Today is Armistice Day. On November 11th, 1918, the world came together in the realization that war is so horrific it must be ended immediately, and the armistice signed in France signified an end to World War I – the “war to end all wars.”
At the time, the bloodshed of WWI marked a massive departure from the wars that came before. With the rise of machine guns came the horrifying ability to wipe out entire generations of young men in a single attack. Since then, of course, the killing power of the world’s weaponry has only increased exponentially.
Today is a day of peace. We don’t even know a world without horrible death machines. Is it really progress to continually invent more efficient ways to kill each other?
Please take a minute to read (or listen to a reading of) this brilliant poem by Wilfred Owen, a poet and soldier in the first World War. Makes me cry every time!
Dulce Et Decorum Est
Bent double, like old beggars under sacks,
Knock-kneed, coughing like hags, we cursed through sludge,
Till on the haunting flares we turned our backs
And towards our distant rest began to trudge.
Men marched asleep. Many had lost their boots
But limped on, blood-shod. All went lame; all blind;
Drunk with fatigue; deaf even to the hoots
Of disappointed shells that dropped behind.
GAS! Gas! Quick, boys!– An ecstasy of fumbling,
Fitting the clumsy helmets just in time;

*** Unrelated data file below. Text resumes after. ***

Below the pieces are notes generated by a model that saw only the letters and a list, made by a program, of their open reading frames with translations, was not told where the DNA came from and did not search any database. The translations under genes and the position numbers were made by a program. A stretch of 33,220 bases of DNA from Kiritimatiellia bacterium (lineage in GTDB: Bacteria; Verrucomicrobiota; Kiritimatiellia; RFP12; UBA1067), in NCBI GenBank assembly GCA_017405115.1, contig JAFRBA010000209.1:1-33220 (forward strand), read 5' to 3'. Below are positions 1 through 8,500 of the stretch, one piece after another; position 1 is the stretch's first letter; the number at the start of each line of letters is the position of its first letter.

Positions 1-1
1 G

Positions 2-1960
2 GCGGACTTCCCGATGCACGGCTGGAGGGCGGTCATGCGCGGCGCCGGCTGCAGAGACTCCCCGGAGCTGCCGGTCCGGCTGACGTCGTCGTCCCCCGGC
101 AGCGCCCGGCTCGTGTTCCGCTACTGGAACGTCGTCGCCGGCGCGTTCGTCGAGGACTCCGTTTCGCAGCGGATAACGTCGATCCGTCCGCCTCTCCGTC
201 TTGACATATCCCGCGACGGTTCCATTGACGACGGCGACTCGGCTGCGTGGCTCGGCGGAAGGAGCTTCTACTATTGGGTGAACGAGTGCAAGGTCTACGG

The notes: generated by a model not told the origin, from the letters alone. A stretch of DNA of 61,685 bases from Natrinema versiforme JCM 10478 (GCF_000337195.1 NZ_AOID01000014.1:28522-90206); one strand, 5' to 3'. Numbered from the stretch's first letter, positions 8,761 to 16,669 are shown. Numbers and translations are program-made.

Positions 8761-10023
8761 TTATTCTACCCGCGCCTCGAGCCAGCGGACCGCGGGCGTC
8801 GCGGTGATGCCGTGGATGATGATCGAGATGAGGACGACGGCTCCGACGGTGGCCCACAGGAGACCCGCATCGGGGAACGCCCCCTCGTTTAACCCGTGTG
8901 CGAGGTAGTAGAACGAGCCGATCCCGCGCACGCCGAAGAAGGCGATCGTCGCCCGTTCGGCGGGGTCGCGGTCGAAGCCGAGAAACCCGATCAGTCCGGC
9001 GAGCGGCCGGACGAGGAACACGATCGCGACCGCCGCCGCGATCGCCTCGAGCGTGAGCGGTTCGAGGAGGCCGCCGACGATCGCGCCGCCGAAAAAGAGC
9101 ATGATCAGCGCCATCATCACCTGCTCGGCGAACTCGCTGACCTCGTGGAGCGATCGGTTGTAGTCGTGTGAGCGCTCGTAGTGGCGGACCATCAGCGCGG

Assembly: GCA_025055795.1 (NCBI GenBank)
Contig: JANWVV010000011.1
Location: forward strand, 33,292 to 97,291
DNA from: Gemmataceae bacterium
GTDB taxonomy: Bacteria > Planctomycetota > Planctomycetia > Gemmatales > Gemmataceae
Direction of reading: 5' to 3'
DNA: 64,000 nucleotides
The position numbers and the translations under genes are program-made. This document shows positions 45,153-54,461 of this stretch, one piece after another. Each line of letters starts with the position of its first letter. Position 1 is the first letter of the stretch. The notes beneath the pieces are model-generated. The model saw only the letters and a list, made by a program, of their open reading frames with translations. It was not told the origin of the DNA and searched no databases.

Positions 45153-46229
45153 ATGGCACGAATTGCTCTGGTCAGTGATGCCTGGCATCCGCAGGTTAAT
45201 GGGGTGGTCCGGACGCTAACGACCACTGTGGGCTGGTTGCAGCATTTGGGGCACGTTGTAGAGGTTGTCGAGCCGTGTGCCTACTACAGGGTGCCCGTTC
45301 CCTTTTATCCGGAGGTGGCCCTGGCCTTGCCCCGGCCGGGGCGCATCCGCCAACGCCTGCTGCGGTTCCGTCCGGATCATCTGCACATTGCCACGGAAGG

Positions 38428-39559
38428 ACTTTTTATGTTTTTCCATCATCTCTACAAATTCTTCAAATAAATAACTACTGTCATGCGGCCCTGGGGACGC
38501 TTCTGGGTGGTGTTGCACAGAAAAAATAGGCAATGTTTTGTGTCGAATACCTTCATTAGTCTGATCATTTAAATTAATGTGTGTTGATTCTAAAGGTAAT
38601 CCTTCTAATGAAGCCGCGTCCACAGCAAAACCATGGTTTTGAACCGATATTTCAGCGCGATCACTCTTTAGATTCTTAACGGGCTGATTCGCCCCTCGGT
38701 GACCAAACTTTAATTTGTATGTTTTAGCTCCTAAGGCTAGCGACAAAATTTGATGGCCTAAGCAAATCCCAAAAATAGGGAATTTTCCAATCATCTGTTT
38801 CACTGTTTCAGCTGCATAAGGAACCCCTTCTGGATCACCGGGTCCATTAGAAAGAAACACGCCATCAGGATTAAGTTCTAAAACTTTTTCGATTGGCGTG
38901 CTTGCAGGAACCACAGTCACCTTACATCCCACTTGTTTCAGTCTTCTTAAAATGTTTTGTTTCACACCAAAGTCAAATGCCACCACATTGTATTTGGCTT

But someone still was yelling out and stumbling
And floundering like a man in fire or lime.–
Dim, through the misty panes and thick green light
As under a green sea, I saw him drowning.
In all my dreams, before my helpless sight,
He plunges at me, guttering, choking, drowning.
If in some smothering dreams you too could pace
Behind the wagon that we flung him in,
And watch the white eyes writhing in his face,
His hanging face, like a devil’s sick of sin;
If you could hear, at every jolt, the blood
Come gargling from the froth-corrupted lungs,
Obscene as cancer, bitter as the cud
Of vile, incurable sores on innocent tongues,–
My friend, you would not tell with such high zest
To children ardent for some desperate glory,
The old Lie: Dulce et decorum est
Pro patria mori.
*Dulce et decorum est pro patria mori means “It is sweet and right to die for one’s country.” These are the first words of a Latin saying (taken from an ode by Horace).